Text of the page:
ISD From the Ground Up: A No-Nonsense Approach to Instructional Design Paperback by Chuck Hodell. Clearly written and full of practical ideas, ISD From the Ground Up is a valuable resource for students and new trainers as well as seasoned technicians. The book follows a solid ID project and delivers a general overview of the process as well as practical insights. May be employed as a start-to-finish tutorial or as go-to material for trainers to review specific chapters when needed. Basic and advanced skills, templates, tips for success and a comprehensive glossary of ID all in one place.
4. Blogs and sites
Moving on to online editions, I’d like to recommend a few blogs and e-Learning sites that would catch the eye of an instructional designer.
For instance, Cathy Moore’s blog makes some great reading. Cathy is a globally acknowledged training designer whose advice and approach have been taken on board by such diverse organizations as Microsoft, Pfizer, the US Army, Barclays, and the US Department of the Interior. She’s the creator of the action mapping method used by institutions across the world. Through her blog, Cathy shares knowledge and ideas with over 14,000 followers.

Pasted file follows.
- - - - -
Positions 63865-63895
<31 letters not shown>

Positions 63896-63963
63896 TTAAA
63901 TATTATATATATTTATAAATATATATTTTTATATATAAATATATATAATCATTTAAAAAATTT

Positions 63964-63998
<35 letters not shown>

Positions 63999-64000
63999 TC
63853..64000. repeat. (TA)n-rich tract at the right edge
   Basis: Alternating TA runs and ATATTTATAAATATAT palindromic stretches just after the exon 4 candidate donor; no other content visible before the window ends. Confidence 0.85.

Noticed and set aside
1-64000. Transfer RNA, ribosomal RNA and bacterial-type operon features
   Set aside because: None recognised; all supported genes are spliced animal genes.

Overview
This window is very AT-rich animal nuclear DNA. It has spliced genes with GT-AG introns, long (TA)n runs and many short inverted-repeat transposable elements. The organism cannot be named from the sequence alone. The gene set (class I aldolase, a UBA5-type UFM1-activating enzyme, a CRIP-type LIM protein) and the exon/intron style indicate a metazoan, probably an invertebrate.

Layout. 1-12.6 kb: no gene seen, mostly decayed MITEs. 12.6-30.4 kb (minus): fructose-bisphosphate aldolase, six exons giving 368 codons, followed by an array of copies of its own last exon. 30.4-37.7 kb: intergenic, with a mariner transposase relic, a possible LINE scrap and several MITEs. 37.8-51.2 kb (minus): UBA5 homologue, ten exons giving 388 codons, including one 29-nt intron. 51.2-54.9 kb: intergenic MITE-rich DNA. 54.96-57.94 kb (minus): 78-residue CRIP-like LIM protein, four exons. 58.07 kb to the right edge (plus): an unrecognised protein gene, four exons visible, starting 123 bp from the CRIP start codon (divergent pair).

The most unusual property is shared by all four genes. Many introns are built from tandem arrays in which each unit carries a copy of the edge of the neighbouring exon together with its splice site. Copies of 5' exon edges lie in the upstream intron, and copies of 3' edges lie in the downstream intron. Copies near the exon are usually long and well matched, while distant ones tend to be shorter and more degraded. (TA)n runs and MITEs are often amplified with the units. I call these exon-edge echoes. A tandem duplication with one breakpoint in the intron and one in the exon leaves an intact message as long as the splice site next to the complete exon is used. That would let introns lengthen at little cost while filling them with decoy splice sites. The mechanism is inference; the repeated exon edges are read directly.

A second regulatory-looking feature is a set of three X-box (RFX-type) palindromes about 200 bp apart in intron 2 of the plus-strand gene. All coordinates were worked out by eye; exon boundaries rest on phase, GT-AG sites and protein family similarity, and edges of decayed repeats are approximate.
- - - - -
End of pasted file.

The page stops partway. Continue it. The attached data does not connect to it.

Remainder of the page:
Learning Solutions Magazine, a publication of The eLearning Guild since 2002, is one of the most seasoned and trusted editions in the e-Learning industry. This resource spans tools, technologies, services, ID, best practices, development and deployment of e-Learning software, and much more. Learning Solutions Magazine offers feature articles, reviews, interviews, spotlights, tips and news that will help your decision-making in things e-Learning.
E-Learning 24/7 is another great source of information delivered by Craig Weiss. Craig is an e-Learning analyst and consultant whose company gives professional advice and support to buyers and suppliers in the e-Learning industry. His blog is read in 154 countries. He is also the author of the book “How To Guide for an LMS” that covers everything from LMS selection to implementation and maintenance.
Last but not least on my rather spontaneous list is the major online community eLearning Industry. This portal has been designed to share ideas via e-Learning articles and help instructional designers and educators find new exciting projects.
Turns out instructional designers have quite an ecosystem in place for gaining new knowledge, career advancement and professional contacts. Regardless of the growing scale and mushrooming industry players, e-Learning remains a close-knit community where you can still turn to experts and peers for advice, no questions asked and no fee required. If you are serious about becoming a successful instructional designer or reinventing your experience, there are many roads to success! Some take more time and effort, others are more costly, and still others are free to use with no strings attached. The advice here is that you find the right combination, and, ultimately, keep your course engaging and meaningful.
Please take a minute to share your opinion. Much appreciated!